• Recommend strategies to enhance the human and financial resources necessary to promote and achieve the mission and vision of the University Libraries.
  • In pursuing this mission, the Advocates will develop strategies that will:
  • Increase a sense of pride, loyalty, and connection with the UL among students, alumni, friends, and members of the campus and external communities.
  • Share information with campus and external communities about the quality of UL programs and services.
  • Encourage alumni and friends to donate their time, talent, and resources in support of programs and services provided by the UL.




Marketing Library Database Services to End Users: Peer-to-Peer Outreach Using the Student Ambassador Program (SAm)


Account development manager, Brie Betz (Elsevier), librarian Stephanie Willen Brown (University of Connecticut, Storrs), and Deb Barberi, one of two Student Ambassador graduate students at the University of Connecticut, Storrs, worked together to promote the use of Scopus and Web of Science, large abstract and citation databases, to graduate students on campus. The publisher paid stipends for the Student Ambassadors (SAms) and provided training and instructional and marketing materials. The librarian assisted with training and orientation and provided oversight of the program. The SAms marketed the instruction sessions and presented the use of Scopus and Web of Science to their graduate student peers.


Betz, B., Brown, S., Barberi, D., & Langendorfer, J. (2009). Marketing library database services to end users: Peer-to-peer outreach using the student ambassador program (SAm). The Serials Librarian, 56(1-4), 250-4.

Source and Full Text Available At:


[No Know Open Access Version Known]


Marketing library database services to end users // Peer-to-Peer Outreach using the Student Ambassador Program (SAm)


Saturday, November 30, 2013

ESULA: Changing Perceptions of the Academic Library Through Student Activism.


Journal cover: Reference Services ReviewPurpose – The influences of electronic information access and social networking through Facebook and other communications have, in many respects, lessened the relative importance of going to the library building as a physical place and space. Changes in general college/university culture such as fewer residential students and more non-traditional students contribute in turn to a disconnect with library resources and services. The Emporia State University Libraries and Archives (ULA) have discovered an approach that not only helps in promoting services and resources, but also offers undergraduate and graduate students a training ground in leadership and mentoring of fellow students. This paper aims to focus on the issues.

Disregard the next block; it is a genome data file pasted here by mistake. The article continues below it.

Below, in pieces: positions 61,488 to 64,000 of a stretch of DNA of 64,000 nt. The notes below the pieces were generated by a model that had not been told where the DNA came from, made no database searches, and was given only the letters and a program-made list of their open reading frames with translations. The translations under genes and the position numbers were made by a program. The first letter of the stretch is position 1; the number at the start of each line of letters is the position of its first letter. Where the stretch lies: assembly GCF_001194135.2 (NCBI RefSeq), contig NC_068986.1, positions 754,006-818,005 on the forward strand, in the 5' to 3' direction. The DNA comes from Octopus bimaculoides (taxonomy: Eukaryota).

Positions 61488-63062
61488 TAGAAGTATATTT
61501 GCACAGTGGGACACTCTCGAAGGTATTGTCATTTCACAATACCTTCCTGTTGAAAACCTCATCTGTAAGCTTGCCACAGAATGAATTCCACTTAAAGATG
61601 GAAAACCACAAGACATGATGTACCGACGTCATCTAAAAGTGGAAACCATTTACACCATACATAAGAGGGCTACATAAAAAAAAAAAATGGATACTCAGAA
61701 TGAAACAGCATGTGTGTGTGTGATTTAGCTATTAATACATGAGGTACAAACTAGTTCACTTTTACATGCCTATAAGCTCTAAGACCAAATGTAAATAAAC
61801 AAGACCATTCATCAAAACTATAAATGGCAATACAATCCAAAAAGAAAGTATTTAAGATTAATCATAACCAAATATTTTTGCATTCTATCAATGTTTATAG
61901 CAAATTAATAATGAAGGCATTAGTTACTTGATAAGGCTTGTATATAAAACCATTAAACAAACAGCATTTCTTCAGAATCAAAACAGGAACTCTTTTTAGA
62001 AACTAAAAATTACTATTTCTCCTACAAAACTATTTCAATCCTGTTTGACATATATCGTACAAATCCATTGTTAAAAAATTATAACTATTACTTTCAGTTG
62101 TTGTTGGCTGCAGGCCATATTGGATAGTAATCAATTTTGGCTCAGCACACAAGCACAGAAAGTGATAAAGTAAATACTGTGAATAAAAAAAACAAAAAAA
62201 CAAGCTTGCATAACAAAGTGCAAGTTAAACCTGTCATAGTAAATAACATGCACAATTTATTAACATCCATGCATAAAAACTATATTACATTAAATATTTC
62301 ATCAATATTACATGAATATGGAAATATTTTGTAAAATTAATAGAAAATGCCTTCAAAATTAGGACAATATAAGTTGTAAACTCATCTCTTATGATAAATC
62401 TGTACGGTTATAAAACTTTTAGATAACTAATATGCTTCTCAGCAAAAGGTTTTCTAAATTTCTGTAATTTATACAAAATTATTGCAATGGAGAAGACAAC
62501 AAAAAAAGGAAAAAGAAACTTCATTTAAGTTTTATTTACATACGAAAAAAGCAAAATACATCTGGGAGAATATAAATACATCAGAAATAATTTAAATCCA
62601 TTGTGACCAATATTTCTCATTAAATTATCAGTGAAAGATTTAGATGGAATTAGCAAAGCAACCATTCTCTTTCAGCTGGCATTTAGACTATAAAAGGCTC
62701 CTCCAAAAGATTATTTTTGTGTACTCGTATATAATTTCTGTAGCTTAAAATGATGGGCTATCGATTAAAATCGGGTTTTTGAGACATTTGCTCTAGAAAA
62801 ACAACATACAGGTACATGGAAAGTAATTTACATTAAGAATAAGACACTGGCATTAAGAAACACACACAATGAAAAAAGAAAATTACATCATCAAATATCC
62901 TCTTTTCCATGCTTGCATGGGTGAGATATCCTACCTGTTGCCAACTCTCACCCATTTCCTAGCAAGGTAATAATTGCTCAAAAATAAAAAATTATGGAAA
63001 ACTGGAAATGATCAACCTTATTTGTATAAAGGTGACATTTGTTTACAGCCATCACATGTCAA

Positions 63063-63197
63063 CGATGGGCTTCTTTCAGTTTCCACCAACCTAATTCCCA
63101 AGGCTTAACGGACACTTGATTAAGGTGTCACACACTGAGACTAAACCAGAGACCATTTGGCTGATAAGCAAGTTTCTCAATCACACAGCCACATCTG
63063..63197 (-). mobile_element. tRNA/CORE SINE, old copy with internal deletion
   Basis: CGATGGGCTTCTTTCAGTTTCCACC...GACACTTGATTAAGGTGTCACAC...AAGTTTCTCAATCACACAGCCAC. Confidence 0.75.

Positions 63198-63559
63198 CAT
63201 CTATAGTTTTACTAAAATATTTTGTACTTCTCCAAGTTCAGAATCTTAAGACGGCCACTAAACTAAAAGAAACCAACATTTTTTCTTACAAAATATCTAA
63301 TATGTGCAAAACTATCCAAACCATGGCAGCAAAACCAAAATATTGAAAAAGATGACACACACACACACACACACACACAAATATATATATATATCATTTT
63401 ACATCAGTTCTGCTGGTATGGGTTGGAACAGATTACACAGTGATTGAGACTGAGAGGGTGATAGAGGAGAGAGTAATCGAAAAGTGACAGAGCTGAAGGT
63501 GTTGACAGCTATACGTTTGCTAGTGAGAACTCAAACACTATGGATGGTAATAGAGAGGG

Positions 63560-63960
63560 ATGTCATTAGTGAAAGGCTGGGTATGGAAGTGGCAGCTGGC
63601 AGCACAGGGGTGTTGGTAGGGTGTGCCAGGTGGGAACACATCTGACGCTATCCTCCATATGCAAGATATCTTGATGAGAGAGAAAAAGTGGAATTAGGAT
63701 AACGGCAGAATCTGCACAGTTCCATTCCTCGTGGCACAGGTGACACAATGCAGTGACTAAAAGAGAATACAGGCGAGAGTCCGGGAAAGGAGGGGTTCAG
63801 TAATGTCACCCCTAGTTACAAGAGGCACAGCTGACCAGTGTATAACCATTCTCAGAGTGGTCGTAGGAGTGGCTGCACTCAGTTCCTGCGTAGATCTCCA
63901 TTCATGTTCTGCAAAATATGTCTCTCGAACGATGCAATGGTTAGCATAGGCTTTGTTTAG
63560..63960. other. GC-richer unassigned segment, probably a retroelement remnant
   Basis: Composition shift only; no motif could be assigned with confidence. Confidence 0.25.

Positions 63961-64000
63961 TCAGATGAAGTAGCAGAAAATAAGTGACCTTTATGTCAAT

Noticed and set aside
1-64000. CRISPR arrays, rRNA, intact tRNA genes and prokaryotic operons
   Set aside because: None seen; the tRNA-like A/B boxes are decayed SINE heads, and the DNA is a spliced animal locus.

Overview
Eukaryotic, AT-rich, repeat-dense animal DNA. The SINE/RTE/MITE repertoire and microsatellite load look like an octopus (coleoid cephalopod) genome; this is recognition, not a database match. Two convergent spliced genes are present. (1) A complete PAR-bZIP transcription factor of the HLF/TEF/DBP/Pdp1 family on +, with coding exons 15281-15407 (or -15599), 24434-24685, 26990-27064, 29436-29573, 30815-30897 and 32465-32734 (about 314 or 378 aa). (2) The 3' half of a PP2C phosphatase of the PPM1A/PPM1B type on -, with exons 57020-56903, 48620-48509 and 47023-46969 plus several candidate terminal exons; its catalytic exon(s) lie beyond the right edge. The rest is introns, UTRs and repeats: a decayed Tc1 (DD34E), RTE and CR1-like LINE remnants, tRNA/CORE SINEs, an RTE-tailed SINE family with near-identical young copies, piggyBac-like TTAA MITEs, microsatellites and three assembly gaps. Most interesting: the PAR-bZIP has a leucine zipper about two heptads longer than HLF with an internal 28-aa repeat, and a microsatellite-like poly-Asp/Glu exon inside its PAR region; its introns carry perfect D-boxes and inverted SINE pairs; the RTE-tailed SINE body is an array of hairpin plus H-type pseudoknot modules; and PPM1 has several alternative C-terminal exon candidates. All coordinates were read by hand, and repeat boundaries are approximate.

Design/methodology/approach – Empowered Students for University Libraries and Archives (ESULA), is a recognized student organization whose purpose is to raise awareness of and serve as an advocate for the ULA services and collections. ESULA members also serve individually and collectively as on-campus peer resources/mentors to fellow students. The influence of campus student organizations on the development of leadership skills is discussed. The rationale for forming ESULA, long-term outcomes for the organization, and suggestions for creating a comparable organization at one's college or university are also examined.

Findings – ESULA offers members a thriving environment to develop leadership skills for lifelong learning.

Originality/value – The paper highlights that academic libraries seeking innovative ways of connecting with their undergraduate and graduate users beyond patron satisfaction surveys, library instruction, and subject/department liaisons for collection development might consider exploring similar organizational structures on their campuses.


Cynthia Akers, (2011) "ESULA: changing perceptions of the academic library through student activism", Reference Services Review, Vol. 39 Iss: 1, pp.123 - 131



[No Known Open Access Version Available] [11-30-13]